When I’m nervous, I usually feel it in my hands.
It’s like all the energy gathers there, and I have to tap, drum, or shake it all out. And I know a lot of people feel the same way as me when they’re stressed. These gestures and motions can give different levels of stress relief to people, so it makes sense that this would be a common reaction to nerves or stress.
Still, I personally feel pent-up when I’m tapping my fingers. I think it’s because it makes me feel like I’m doing nothing, or maybe it’s just that the action isn’t enough for me. I don’t like stress balls or fidget spinners either—I find them boring, honestly, and the finger motions involved with these products feel repetitive, not soothing.
But that’s where origami actually comes into play.
The Benefits of Folding Origami (Even When You’re Nervous)
Folding origami to help with anxiety and depression actually isn’t a new idea. A lot of people find it calming and grounding to fold familiar origami patterns, or even to learn and practice new patterns of folding while dealing with negative emotions.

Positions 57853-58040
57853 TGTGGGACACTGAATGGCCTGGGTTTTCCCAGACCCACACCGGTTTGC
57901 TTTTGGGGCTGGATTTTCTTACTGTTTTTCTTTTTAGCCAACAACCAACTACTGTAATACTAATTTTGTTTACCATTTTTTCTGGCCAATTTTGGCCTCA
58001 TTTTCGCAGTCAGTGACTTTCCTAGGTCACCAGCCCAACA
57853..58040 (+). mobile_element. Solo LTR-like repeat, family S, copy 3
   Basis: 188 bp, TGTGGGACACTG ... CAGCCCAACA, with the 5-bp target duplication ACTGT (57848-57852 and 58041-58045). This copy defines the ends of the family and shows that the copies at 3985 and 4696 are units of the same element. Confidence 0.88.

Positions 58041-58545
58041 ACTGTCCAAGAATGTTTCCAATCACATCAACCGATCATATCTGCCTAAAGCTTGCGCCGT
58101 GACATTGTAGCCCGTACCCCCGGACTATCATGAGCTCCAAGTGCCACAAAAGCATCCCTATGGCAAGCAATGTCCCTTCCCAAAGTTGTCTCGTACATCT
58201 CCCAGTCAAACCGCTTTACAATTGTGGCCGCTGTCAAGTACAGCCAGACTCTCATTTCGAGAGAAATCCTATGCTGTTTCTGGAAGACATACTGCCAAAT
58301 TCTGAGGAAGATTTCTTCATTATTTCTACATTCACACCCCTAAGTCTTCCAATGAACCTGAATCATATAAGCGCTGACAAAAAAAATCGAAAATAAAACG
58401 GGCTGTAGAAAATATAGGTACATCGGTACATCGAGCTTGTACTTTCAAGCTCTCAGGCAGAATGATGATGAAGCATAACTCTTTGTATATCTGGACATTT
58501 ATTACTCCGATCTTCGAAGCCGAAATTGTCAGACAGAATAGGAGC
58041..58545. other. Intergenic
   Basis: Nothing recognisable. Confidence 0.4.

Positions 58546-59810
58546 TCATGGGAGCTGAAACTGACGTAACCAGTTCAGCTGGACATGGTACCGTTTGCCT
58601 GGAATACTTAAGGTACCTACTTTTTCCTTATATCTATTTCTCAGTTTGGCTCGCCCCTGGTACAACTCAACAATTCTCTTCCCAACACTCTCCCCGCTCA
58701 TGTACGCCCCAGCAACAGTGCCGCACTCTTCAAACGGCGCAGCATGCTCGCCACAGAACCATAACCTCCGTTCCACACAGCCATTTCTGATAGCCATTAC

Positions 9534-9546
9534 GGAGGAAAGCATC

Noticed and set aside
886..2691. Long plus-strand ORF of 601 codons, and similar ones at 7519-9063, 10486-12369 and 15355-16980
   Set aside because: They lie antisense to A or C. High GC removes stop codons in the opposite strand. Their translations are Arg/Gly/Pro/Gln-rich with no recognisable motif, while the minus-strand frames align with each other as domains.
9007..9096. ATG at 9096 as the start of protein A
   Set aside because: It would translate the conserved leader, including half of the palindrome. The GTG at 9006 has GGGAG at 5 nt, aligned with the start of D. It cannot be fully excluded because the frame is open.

In fact, origami has been found to help boost attention span, self-esteem, and spatial awareness skills. Plus, it has the added bonus of giving you a cool, 3-D form of art that you made by yourself.
You can buy origami paper for less than $10 on websites like Amazon, and there are several good sites and videos that provide folding designs for all skill levels.
I personally find folding origami as a really effective way of managing my own nervous energy, and I encourage other people struggling with anxiety, depression, or other sorts of negative feelings to give it a try.
A selection of origami models is spread out across a white background. Origami is fun to practice, because not only is it a soothing, productive pastime, but it also means that you can explore a variety of different folding patterns to make countless different designs.
Developing coping strategies and outlets is crucial to continue leading a healthy lifestyle.
So even if origami doesn’t work out for you, it’s important to keep searching for hobbies or tools that can help you deal with life. Even if you don’t suffer from a diagnosed mental illness, everyone feels down or nervous, sometimes.
Stay safe out there.